Mr Morgan told the minister that the bank was unable to guarantee “robust controls”. He said he was also concerned about an “extensive reliance on customer self-certification” and “potential for market distortion”. He added that the BBB had commissioned accountants PwC to undertake a review of the scheme, with this resulting in its fraud risk being classified as “very high”.

The letter was dated 2 May, and followed an email warning the previous day. Mr Morgan also sought to draw attention in his letter to the “huge operational challenges” created by the scheme’s rapid introduction.

However, Mr Sharma said the scheme should proceed despite the risks, due to what he described as the “unprecedented situation facing the country”.

Shocking revelations of fraud

Bounce Back Loans are loans of as much as £50,000, entirely backed by the government. Borrowers have six years to pay off the loans, which are interest-free for the first 12 months.

Recent figures from the Treasury indicate that some 1.55 million applications have been made to the scheme, with 1.26 million of these being approved and more than £38 billion being paid out.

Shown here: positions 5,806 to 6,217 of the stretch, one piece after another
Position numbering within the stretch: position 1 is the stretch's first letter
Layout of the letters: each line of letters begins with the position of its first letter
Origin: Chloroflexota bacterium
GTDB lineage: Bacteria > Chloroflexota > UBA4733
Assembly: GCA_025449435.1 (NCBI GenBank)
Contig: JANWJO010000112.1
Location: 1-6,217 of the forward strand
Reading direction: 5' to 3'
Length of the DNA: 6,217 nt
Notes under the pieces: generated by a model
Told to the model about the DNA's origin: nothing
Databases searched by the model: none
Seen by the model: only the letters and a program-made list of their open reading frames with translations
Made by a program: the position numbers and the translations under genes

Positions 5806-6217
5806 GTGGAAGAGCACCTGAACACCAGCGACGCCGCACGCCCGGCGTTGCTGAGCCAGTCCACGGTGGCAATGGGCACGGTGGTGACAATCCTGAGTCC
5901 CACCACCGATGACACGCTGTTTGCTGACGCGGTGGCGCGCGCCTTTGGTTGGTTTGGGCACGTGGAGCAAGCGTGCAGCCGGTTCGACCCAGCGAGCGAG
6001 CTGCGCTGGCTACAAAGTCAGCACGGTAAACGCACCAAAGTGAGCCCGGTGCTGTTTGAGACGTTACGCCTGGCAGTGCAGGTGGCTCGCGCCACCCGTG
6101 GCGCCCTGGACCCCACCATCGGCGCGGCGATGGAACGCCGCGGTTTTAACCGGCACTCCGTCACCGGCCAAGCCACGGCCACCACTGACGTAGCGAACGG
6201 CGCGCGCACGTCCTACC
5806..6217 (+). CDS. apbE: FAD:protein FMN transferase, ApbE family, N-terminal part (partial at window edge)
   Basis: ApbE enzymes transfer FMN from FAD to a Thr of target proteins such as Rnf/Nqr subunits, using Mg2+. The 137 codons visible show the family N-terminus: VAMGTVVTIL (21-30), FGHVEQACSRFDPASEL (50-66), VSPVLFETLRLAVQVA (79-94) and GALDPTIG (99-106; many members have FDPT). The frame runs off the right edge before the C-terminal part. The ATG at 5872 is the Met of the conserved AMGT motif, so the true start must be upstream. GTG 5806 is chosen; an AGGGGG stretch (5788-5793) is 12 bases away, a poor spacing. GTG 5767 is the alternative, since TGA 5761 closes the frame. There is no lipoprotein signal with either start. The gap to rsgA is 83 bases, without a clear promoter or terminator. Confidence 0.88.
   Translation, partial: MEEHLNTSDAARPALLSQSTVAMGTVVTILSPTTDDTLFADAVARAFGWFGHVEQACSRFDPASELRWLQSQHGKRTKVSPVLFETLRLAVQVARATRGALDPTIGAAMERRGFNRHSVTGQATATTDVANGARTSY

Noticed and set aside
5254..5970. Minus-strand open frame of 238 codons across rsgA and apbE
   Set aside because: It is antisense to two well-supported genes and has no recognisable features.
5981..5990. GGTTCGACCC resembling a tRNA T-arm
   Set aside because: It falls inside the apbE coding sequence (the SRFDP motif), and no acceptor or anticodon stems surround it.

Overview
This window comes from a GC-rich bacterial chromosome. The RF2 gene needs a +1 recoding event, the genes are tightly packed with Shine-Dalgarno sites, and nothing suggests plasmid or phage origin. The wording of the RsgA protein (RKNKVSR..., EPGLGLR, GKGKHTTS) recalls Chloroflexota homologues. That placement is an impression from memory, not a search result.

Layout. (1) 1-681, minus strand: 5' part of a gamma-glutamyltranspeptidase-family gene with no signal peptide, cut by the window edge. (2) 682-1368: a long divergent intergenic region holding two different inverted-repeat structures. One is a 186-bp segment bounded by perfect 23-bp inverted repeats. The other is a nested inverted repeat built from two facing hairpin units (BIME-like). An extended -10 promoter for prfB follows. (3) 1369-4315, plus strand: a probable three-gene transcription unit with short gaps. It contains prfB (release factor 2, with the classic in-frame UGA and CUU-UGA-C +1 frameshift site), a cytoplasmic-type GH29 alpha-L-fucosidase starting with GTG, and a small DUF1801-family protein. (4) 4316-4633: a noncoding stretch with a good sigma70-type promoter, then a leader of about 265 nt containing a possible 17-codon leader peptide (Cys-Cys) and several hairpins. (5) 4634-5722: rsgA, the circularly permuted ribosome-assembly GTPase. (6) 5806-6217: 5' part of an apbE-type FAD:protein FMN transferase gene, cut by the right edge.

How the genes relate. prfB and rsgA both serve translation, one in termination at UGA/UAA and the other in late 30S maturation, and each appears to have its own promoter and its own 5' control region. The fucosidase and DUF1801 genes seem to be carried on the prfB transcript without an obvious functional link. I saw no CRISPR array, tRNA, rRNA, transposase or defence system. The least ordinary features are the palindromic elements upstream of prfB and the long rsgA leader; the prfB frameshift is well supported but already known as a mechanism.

However, the BBC’s Angus Crawford recently revealed how fraudsters were exploiting the loan scheme. One victim, Mark Telling, had his personal details stolen to create a bogus company, Tellings Home Made Furniture, which “borrowed” £50,000 via the system.

The news of such abuse comes after National Audit Office comptroller and auditor general Gareth Davies cited Bounce Back Loans as “probably the riskiest” of the government’s COVID-19 bailout measures.

“A lifeline to thousands of businesses across the UK”

A government spokesman defended the scheme to the BBC, stating: “Our loan schemes have provided a lifeline to thousands of businesses across the UK – helping them survive the outbreak and protecting millions of jobs.

“Our support has been targeted to ensure we help those who need it most as quickly as possible and we won’t apologise for this.”

He added that the government worked alongside agencies to reduce fraud, “with lenders implementing a range of protections including anti-money laundering and customer checks, as well as transaction monitoring controls.

“Any fraudulent applications can be criminally prosecuted for which penalties include imprisonment or a fine or both”.

Could your organisation benefit from specialist assistance to help guide you through the COVID-19 storm? If so, you are welcome to get in touch with London Registrars to ask about the depth and breadth of our expertise in relation to all aspects of corporate governance, risk and compliance.

For more information about our company secretarial practice for PLCs and our various other business and legal support services, simply contact us via email today.

October 2020

Voluntary strike off process resumed by Companies House